Portrait of John K Grubb

Texas Divorce and Prenuptial Agreement

4550 Post Oak Place, Suite 201 • Houston, Texas 77027-3139

Phone: 713-877-8800 • Fax: 713-877-1229

Determining Your Texas Child Support Payment

Most divorcing couples start planning for their economic future as a single person as soon as they make their first visit to a divorce attorney. You’ll make many lists to give to your attorney such as shared assets and making decisions about what assets are most important to you in your divorce settlement. Anticipation of future income and expenses will affect many of your financial decisions.

If you are the non-custodial parent of your children, you need an idea how much you will give your former spouse each month in child support. You want to make sure that you include child support in your monthly expenses when you make those important decisions to ensure your financial future. You will be paying child support until your children turn 18 and graduate from high school, your child marries, enlists in the military, or becomes emancipated. You might have to continue child support payments indefinitely if your child is physically or mentally disabled.

Houston Family Courts always act in the best interests of the children, and Texas has developed a specific formula to calculate child support. Texas views both parents as having the duty to nurture and support their children, even if they no longer are married. As such, Texas takes the stance that it’s in the children’s best interest if both parents continue to share the child rearing responsibilities.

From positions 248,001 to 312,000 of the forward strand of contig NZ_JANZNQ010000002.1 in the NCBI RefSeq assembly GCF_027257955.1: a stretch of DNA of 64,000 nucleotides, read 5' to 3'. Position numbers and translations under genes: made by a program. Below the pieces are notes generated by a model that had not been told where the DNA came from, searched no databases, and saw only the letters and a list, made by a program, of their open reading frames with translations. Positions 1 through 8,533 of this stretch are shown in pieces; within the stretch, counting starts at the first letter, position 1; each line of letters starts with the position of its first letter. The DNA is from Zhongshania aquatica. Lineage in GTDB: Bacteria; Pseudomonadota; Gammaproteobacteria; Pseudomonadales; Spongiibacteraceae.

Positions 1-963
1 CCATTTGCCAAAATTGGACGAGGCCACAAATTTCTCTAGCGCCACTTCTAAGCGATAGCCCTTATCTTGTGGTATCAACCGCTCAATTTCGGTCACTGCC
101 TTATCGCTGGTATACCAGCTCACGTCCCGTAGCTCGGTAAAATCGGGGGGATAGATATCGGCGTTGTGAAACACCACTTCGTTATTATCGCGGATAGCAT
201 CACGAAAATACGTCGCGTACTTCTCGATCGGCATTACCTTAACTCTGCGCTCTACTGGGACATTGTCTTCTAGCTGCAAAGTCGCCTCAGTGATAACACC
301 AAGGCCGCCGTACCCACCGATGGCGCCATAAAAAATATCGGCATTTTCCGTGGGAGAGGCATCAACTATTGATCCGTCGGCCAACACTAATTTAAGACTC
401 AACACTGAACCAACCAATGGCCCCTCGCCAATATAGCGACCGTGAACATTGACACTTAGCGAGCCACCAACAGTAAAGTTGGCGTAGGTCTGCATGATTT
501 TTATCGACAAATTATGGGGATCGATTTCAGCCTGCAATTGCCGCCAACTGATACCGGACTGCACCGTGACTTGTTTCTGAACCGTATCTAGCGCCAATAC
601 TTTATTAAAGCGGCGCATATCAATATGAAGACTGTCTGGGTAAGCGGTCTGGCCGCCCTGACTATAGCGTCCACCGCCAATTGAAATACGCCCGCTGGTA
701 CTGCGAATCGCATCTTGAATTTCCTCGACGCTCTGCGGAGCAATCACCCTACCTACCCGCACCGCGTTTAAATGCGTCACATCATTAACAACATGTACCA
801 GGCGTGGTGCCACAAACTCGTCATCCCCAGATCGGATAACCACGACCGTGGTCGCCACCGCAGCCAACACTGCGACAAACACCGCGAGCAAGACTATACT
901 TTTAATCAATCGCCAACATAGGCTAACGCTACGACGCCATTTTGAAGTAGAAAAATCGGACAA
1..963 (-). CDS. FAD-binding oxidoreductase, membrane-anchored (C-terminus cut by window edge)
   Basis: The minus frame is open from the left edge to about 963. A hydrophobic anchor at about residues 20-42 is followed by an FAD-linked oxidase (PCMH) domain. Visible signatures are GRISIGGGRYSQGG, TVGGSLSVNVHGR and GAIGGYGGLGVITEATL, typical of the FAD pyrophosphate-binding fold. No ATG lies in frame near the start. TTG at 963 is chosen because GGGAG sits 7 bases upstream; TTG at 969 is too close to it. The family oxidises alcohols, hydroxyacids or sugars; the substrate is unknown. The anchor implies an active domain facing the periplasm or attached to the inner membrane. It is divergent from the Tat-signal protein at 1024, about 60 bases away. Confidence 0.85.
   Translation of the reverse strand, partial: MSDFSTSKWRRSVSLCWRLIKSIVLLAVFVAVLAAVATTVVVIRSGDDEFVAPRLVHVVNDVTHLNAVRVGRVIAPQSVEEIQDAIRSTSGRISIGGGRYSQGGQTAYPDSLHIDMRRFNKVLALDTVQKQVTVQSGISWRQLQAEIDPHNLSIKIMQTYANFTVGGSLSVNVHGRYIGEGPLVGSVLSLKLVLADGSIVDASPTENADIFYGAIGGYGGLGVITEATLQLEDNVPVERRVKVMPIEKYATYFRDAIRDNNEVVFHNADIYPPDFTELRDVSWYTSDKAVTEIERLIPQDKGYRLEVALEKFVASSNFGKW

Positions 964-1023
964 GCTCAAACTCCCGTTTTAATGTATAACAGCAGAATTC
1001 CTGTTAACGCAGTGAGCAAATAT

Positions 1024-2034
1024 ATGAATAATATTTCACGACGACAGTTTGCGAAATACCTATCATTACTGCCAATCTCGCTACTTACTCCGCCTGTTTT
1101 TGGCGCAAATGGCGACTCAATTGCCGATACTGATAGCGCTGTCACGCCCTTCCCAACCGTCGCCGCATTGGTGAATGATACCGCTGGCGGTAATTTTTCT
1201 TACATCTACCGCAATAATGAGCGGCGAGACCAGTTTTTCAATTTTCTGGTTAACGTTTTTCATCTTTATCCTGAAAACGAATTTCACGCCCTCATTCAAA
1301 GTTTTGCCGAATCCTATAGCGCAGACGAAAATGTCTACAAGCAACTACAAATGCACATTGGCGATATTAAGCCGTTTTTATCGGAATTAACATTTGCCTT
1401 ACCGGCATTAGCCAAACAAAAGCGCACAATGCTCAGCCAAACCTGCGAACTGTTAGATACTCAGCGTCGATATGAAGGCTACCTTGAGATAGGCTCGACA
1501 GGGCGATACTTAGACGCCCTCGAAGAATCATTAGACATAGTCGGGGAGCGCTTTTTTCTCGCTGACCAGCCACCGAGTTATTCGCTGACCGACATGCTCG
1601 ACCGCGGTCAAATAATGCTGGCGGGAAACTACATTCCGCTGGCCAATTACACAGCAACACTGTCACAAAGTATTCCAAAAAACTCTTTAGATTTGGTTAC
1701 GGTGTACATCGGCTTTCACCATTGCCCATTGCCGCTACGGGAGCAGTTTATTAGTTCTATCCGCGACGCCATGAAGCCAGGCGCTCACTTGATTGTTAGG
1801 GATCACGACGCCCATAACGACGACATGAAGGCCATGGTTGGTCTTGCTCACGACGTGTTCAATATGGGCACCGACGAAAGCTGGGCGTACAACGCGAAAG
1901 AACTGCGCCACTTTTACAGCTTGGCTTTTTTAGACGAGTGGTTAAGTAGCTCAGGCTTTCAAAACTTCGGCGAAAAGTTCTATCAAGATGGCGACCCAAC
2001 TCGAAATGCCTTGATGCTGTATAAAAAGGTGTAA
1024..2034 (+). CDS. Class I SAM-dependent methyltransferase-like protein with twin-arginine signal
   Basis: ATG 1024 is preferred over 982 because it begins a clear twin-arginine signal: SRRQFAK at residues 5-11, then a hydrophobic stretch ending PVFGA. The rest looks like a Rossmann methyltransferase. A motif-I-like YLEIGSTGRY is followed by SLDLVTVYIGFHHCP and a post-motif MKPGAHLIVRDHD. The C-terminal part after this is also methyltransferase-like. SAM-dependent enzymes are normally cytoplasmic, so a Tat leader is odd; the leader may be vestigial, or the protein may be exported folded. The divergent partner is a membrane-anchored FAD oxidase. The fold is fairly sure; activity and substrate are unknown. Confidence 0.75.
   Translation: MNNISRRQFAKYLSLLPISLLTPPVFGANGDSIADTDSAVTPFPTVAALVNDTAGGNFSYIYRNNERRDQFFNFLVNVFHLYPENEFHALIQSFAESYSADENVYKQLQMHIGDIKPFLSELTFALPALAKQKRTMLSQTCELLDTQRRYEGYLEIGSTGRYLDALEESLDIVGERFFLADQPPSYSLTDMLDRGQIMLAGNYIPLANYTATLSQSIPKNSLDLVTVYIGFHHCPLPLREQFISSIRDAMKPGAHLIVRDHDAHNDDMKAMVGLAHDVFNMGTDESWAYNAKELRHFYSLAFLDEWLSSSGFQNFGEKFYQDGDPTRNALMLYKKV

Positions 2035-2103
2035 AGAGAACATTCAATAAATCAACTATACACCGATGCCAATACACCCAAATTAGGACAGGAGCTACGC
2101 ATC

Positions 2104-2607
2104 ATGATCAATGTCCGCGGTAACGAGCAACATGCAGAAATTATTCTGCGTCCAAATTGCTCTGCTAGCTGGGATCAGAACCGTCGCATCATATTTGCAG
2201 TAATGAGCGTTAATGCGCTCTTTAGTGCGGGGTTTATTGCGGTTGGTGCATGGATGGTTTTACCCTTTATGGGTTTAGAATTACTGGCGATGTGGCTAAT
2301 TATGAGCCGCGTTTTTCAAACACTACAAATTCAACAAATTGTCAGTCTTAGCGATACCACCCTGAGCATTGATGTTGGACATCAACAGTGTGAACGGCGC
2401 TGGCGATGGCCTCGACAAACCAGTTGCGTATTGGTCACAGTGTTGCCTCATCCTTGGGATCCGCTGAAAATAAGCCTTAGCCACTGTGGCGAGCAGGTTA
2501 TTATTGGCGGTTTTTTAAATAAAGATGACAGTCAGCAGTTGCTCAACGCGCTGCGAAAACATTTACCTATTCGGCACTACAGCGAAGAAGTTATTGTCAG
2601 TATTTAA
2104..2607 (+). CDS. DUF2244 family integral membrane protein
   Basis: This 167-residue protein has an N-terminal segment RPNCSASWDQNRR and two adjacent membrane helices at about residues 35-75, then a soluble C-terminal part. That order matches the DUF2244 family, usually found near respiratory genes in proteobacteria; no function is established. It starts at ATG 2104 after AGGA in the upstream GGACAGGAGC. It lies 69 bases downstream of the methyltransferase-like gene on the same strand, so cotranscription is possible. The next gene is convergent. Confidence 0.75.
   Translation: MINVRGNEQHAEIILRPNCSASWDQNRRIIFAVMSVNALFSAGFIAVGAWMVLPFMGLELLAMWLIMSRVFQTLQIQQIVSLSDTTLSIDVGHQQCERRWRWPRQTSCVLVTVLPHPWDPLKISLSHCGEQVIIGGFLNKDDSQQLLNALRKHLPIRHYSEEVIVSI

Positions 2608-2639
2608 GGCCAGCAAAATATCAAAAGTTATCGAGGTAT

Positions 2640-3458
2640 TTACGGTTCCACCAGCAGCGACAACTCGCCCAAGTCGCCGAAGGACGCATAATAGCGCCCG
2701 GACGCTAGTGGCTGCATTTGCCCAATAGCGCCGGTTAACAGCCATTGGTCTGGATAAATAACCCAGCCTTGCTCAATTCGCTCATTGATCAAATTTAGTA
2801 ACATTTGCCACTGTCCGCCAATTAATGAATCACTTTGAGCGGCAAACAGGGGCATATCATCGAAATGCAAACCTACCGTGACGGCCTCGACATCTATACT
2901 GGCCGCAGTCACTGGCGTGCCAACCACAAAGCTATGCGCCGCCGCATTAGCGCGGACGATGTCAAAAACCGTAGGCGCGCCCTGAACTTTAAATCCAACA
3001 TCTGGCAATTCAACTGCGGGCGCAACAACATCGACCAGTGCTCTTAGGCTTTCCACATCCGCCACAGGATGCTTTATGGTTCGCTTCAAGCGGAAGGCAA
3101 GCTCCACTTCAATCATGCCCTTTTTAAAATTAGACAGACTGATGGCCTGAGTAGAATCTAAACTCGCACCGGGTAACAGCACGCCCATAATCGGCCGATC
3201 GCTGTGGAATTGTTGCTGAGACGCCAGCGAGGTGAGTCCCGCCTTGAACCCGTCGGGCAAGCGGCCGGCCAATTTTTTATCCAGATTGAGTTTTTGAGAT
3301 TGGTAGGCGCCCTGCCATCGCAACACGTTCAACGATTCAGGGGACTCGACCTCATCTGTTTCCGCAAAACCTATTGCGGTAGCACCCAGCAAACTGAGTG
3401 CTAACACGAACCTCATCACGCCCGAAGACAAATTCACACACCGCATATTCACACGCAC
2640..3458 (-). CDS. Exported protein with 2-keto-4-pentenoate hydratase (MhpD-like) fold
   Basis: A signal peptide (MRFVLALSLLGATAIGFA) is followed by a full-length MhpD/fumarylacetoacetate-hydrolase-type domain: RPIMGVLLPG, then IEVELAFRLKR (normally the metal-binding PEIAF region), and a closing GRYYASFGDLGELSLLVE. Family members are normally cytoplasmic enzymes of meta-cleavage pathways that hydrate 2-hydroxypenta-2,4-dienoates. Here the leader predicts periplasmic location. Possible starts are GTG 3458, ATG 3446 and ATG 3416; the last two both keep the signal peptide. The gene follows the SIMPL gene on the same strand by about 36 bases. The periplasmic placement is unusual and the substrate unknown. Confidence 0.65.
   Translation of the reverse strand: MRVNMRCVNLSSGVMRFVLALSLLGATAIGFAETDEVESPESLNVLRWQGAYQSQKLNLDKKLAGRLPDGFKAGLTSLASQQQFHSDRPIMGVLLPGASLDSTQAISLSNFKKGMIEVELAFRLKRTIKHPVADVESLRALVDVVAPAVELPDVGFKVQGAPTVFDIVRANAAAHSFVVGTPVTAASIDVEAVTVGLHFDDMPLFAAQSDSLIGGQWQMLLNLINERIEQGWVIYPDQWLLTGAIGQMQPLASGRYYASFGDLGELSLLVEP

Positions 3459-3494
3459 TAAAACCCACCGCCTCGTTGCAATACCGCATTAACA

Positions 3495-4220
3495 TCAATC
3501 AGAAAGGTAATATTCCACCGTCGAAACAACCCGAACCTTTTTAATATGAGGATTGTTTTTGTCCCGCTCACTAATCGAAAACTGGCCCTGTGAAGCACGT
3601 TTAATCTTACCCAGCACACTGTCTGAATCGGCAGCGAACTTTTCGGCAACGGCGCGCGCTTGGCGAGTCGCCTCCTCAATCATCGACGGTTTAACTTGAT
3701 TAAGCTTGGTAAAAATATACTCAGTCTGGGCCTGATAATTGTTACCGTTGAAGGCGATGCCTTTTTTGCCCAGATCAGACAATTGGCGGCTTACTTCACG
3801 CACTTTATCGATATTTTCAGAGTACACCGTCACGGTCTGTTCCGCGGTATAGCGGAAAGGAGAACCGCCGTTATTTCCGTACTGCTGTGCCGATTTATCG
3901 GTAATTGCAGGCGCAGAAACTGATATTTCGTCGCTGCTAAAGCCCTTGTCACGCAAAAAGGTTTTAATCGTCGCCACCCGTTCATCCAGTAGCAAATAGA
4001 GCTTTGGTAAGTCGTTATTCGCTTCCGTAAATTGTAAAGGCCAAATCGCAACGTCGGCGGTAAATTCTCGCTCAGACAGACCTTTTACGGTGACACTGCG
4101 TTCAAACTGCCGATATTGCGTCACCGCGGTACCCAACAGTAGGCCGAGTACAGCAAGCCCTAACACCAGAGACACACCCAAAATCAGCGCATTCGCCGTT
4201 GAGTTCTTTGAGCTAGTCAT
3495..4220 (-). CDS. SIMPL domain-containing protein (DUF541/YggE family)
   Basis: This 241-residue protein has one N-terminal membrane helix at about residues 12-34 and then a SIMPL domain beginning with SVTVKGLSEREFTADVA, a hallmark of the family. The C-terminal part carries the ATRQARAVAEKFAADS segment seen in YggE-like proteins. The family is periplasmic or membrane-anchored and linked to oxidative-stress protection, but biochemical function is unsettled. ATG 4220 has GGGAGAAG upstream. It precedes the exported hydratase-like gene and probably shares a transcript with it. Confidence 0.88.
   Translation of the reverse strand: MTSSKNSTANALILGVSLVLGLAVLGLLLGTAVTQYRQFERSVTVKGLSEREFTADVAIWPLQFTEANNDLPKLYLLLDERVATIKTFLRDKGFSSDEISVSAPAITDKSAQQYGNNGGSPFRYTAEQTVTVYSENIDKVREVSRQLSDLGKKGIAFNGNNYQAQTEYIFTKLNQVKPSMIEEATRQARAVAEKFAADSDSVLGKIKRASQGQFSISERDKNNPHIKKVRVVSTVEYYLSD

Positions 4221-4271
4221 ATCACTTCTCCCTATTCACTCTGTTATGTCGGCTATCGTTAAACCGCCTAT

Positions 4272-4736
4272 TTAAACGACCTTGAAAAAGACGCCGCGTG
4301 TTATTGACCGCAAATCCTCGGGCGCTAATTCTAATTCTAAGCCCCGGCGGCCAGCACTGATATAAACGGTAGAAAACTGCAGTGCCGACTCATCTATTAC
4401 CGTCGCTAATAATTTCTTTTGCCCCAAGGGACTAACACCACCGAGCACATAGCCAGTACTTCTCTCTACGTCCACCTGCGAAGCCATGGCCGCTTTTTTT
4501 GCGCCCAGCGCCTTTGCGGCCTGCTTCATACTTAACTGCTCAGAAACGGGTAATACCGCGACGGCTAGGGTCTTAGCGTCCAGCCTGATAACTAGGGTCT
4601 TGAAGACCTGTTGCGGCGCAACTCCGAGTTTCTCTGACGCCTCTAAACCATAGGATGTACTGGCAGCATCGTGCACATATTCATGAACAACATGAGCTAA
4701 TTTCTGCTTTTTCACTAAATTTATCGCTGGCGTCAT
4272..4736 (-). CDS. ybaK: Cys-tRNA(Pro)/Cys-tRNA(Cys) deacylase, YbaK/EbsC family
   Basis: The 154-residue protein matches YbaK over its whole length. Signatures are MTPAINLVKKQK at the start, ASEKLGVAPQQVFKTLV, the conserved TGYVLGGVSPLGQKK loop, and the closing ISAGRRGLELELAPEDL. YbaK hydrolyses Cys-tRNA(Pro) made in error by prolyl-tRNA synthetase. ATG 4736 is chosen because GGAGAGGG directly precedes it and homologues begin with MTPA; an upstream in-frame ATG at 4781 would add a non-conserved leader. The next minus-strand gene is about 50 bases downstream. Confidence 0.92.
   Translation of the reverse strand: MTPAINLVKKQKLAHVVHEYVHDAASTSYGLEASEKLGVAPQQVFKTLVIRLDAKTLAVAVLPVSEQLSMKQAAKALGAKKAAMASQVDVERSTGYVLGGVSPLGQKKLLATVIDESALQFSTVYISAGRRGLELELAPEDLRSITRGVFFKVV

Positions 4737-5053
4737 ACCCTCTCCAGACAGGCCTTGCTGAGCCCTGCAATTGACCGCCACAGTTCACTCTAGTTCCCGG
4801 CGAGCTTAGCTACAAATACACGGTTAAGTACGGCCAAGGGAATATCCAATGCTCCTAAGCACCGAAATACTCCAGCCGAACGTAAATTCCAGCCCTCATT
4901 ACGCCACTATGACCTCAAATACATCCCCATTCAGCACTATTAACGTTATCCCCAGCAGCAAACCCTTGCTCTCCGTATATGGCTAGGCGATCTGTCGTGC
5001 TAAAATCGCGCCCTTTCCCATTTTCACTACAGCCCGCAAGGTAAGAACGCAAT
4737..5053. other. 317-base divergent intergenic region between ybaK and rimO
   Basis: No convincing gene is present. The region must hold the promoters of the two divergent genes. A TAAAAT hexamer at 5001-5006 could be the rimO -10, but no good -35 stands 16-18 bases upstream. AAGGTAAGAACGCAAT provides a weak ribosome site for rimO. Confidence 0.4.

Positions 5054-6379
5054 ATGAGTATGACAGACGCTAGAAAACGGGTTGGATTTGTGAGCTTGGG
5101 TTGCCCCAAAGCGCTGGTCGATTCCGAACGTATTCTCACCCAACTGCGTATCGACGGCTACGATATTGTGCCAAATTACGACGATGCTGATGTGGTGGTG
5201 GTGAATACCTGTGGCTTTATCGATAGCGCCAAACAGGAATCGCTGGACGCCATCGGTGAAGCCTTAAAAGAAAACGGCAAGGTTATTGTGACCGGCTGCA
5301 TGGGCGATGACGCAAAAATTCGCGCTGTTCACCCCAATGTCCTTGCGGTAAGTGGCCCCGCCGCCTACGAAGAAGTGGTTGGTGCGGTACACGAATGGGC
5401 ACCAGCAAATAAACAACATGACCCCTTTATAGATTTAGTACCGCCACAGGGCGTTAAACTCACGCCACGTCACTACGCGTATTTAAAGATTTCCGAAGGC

Fortunately, Texas makes estimating your monthly child support payments relatively easy.

Texas’ Child Support Formula

Texas’ child support formula is based on the net income of the non-custodial parent. Income for child support is similar to what you report as gross income on your IRS returns.

  • Your salary and wages including tips, overtime, commissions, and bonuses
  • Interest, dividends, rental income, and royalties
  • Self-employment income
  • Retirement income
  • Disability
  • Prizes, gifts

After your gross income is determined, there are a few things that are subtracted to arrive at your net income.

  • FICA (Federal Insurance Contributions Act) or your social security and Medicare
  • Federal income taxes
  • Union dues
  • The amount of health insurance and other medical expenses you pay for your children under the court order

Child support is only calculated on the first $7,500. If you remarry, your spouse’s income will not be considered when determining child support payments. Only the non-custodial parent of the children is required to pay child support.

The percentage of your net income that will be awarded as child support is applied as

  • 20% of net income for the first child
  • 25% of net income for the second child
  • 30% of net income for the third child
  • 35% of net income for the fourth child
  • 40% of net income for the fifth child
  • Not less than 40% for 6 or more children

If your net income is more than $7,500 per month, the Court can order that you pay additional child support, but only if the circumstances warrant an additional amount. Keep in mind that child support is just that – to make sure that parents adequately provide for their children’s needs. The Courts will not require you to pay more than “the proven needs of the child”.

John K. Grubb & Associates, P.C.
Houston Divorce Attorneys

No Comment

Comments are closed.